Global demand for datacenter electricity will quadruple by 2020″ .
24th October 2013
Data center inefficiency affects all levels of the corporate hierarchy; from IT asset managers and data center directors, to accounting and finance professionals, right up to the folks sitting in the boardroom. The combination of skyrocketing energy costs and the ever-increasing business demand for data and computing power have made it clear that improved data center asset management and power and cooling monitoring technologies aren’t just “nice to have”: they are vitally important solutions that are necessary for today’s businesses to thrive–or even survive.
And yet adoption of automated asset management and real-time environmental monitoring technologies and DCIM platforms has proven to be a slow process. While the escalating costs associated with inefficiency are clearly understood and the dangers of downtime associated with lack of data center visibility and intelligence is all too apparent, it often takes organizations months–some even years–to choose a solution, test it, and finally deploy it.
Which begs the question: What are you waiting for?
You know that every day without up-to-date asset management data is another day that your capacity planning and management decision-making abilities are limited. Every day without accurate, real-time environmental monitoring is another day of inefficient, wasteful power and cooling policies. Every day without reliable data center visibility is another day of increased risk.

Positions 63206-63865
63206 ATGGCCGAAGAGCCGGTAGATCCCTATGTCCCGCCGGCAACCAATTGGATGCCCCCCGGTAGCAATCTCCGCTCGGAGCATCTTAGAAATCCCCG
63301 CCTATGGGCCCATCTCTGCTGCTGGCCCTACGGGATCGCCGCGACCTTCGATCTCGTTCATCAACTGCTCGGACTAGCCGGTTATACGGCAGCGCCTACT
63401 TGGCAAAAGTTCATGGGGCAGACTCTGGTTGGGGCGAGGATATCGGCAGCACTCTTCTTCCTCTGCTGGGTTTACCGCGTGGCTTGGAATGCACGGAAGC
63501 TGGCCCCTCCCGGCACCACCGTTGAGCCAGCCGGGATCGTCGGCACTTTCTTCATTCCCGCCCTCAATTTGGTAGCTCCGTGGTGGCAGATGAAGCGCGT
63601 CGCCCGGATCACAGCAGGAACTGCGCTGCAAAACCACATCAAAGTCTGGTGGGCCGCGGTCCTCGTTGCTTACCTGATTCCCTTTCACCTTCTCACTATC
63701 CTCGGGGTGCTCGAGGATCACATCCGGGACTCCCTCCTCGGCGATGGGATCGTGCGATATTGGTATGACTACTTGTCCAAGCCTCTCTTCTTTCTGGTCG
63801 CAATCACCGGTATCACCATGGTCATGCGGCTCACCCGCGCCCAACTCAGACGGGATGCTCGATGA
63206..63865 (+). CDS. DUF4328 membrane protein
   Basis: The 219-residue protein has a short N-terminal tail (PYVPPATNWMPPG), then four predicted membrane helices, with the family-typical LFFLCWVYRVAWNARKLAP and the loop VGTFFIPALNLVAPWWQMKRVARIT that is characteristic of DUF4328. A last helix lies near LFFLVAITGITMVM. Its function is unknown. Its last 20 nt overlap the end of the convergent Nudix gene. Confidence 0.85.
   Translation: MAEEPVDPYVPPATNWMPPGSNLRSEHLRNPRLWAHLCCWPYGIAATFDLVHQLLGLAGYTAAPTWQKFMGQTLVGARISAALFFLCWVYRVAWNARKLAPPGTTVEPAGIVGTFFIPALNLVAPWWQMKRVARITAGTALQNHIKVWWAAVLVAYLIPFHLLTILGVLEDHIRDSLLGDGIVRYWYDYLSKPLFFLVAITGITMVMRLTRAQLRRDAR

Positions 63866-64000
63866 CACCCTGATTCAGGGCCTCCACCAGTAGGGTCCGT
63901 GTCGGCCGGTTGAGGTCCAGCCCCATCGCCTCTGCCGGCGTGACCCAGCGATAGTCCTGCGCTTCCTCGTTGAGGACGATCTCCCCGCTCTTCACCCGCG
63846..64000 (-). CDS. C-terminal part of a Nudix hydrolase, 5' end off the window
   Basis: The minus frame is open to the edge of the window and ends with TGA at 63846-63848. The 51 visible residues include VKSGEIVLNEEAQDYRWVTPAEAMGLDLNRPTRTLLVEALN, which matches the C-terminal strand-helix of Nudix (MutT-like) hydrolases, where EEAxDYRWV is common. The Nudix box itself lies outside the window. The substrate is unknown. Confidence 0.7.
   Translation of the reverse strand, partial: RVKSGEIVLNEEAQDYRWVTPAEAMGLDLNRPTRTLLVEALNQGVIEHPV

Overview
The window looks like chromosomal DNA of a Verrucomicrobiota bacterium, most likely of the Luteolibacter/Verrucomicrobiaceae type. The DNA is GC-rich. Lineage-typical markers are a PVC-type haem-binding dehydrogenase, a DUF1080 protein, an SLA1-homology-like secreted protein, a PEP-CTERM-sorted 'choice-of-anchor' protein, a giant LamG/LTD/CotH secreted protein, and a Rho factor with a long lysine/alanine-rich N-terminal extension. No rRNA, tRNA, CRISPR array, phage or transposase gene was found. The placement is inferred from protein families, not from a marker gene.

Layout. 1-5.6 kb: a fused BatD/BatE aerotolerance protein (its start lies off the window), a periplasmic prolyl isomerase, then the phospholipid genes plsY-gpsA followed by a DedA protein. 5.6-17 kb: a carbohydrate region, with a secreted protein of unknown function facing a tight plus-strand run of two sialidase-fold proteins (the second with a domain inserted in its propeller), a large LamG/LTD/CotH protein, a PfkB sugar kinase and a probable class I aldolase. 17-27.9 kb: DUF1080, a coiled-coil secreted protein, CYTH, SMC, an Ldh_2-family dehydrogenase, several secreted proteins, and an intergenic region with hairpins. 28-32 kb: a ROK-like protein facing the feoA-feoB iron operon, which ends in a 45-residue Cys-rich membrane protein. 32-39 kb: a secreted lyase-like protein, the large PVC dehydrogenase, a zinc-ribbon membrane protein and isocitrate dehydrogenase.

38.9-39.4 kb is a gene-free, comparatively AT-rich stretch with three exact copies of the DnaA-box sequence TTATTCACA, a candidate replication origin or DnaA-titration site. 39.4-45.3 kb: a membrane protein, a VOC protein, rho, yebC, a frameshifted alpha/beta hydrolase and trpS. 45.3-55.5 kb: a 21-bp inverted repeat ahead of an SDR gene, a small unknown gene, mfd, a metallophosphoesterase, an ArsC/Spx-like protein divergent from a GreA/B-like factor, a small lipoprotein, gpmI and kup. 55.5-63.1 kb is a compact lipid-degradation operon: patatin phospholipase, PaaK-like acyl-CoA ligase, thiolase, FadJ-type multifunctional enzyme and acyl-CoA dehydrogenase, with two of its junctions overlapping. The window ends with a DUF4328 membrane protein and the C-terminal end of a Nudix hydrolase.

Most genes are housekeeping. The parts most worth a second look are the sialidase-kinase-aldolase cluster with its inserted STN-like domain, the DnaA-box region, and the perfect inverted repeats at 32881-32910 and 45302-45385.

And yet we’ve found that many of our customers didn’t finally commit to full deployment untilafter they suffered a data center or business disaster. For some it was the creeping realization that writing off 15-20% of their physical data center assets each year because they simply couldn’t find them was crippling their ability to plan capacity and costing their organization millions of dollars annually. For others it was catastrophic losses caused by a crippling downtime event that could have been easily prevented with some temperature, humidity, and leak detection sensors. And for still others it was staggeringly high recurrent operating expenses coupled with a growing awareness of the environmental impact of data center power and cooling inefficiency.
All of these customers had one unfortunate thing in common: they all wished they’d deployed a comprehensive data center efficiency solution sooner. But despite clearly understanding the risks of operating their data centers in a “business as usual” mode, it took an event that transformed well-perceived financial risk into real-world financial loss for them to commit to modernizing and changing their policies.
So, what are the factors that are holding you back? Is it budget? Process re-engineering? The prospect of educating and training staff on new tools? Maybe you’re just having trouble choosing between the many options that are available in the marketplace. Or is it convincing “The Powers That Be” that business-as-usual is not necessarily the best road forward?
And most importantly: Will it take a data center disaster to overcome these obstacles? Let us know your thoughts and opinions in the comments below.